Three years ago I called for the removal of college football preseason polls, at least for those polls that factored into the BCS standings. My reasoning was that voters are loath to reconsider their preseason votes, making it very difficult for teams to move up in the polls without the teams in front of them losing. Again, that was three years ago, when I had little influence as a sportswriter. Now, rich and famous, I can facilitate real change. And I’ve decided I want to take it a step further and eliminate polls until the regular season is complete. When the playoff arrives in two years, the powers-that-be shouldn’t force—or even allow—the selection committee to release polls throughout the season.
For ranking purposes, each season should be judged in a vacuum. Media outlets that want to release preseason polls are free to consider how teams played the previous year—they should, in fact, if they want the most accurate rankings—but polls that help determine which teams play for the national championship should not. Why? Because coaches—whose votes count towards the BCS—are stubborn and biased. Don’t believe me? Then surely you will trust SCIENTISTS when they say that coaches overrate their own teams, teams from their conferences, and teams they played against.
We saw the conference favoritism last season. In the debate over No. 2 between Alabama and Oklahoma State, the SEC coaches backed ’Bama and the Big 12 coaches chose the Cowboys. This year, like all others, voters are stubborn and let their preseason expectations dictate how they vote throughout the season. Coaches rarely move a team ahead of another until the higher-ranked team loses.
An analysis of this week’s Coaches’ Poll shows that most teams, based on their preseason ranking, remain ahead of all teams that were ranked lower in the preseason and have the same number of losses. For the handful of teams that aren’t—like Clemson, for example, which was ranked higher than Florida in the preseason but is now behind the Gators despite both teams having one loss—it is almost always the case that they lost before the team that leap-frogged them. It is another example of stubbornness—coaches stick with their guns until a team loses, then keep their new rankings until the new “better” team loses.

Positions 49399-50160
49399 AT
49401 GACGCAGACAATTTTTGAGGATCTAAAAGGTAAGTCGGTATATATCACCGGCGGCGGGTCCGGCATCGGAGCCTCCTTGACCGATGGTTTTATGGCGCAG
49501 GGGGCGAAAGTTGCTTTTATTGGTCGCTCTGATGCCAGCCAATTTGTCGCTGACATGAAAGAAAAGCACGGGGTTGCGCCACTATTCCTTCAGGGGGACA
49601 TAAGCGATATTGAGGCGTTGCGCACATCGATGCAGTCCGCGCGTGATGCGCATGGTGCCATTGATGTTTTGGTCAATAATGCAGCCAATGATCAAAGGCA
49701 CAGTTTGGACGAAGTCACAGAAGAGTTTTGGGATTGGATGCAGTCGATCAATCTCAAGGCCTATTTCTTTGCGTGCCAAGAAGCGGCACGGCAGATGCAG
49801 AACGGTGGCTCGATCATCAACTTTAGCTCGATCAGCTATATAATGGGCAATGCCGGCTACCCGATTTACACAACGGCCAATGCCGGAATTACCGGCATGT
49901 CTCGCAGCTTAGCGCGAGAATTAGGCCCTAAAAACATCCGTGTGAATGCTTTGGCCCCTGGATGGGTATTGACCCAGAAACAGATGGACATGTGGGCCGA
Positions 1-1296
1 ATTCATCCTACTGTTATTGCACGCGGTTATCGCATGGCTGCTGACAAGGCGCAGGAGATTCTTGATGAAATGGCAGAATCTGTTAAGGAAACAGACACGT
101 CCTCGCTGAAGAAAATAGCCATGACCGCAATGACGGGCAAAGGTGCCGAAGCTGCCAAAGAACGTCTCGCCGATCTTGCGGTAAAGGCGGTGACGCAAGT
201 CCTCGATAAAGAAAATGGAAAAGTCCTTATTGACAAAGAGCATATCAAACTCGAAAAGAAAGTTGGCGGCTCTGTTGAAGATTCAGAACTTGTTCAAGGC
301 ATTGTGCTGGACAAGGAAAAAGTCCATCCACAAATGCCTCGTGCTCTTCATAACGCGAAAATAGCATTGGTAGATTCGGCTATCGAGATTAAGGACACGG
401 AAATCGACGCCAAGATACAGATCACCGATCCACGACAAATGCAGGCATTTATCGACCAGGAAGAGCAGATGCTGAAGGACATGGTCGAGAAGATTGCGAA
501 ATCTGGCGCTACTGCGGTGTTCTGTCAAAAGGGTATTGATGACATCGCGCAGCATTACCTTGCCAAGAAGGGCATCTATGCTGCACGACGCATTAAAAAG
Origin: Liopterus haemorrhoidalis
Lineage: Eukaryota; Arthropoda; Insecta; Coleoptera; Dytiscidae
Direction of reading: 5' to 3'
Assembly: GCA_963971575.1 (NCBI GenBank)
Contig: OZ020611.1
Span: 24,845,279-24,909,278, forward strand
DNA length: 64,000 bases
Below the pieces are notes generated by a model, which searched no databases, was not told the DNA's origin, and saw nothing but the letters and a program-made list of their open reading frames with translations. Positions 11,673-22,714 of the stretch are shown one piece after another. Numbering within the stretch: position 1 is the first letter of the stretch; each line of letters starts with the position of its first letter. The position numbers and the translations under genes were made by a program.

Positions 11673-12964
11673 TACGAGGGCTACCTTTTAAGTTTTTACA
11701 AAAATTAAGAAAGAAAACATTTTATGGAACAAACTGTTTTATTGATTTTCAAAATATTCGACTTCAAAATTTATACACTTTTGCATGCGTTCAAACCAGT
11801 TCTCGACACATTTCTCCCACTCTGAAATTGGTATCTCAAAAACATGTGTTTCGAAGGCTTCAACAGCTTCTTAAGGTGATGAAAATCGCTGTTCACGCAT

This season, the polls are obviously critical to the national title hopes of the three remaining unbeatens: Oregon, Kansas State, and Notre Dame, which are ranked 1-3 in that order in the Coaches’ Poll. Oregon began the year ranked fifth, Kansas State was 21, and Notre Dame was 24. At no point has there been any change in that order. If all teams win out, it is reasonable to expect they will remain in that order, with Notre Dame left out of the national championship game.
I’m not saying this is unfair. Nor am I saying that Notre Dame would be any more deserving than Oregon or Kansas State. But the voters are unlikely to do any maneuvering at this point; instead of assessing the season at the end, they will stick with what they thought at the start. In every season since the BCS reconfigured its format in 2004, the teams ranked 1-2 in the final pre-bowl polls were also 1-2 in the BCS standings. (This was the case in all but two seasons since the BCS started in 1998.) The computers don’t mean much of anything.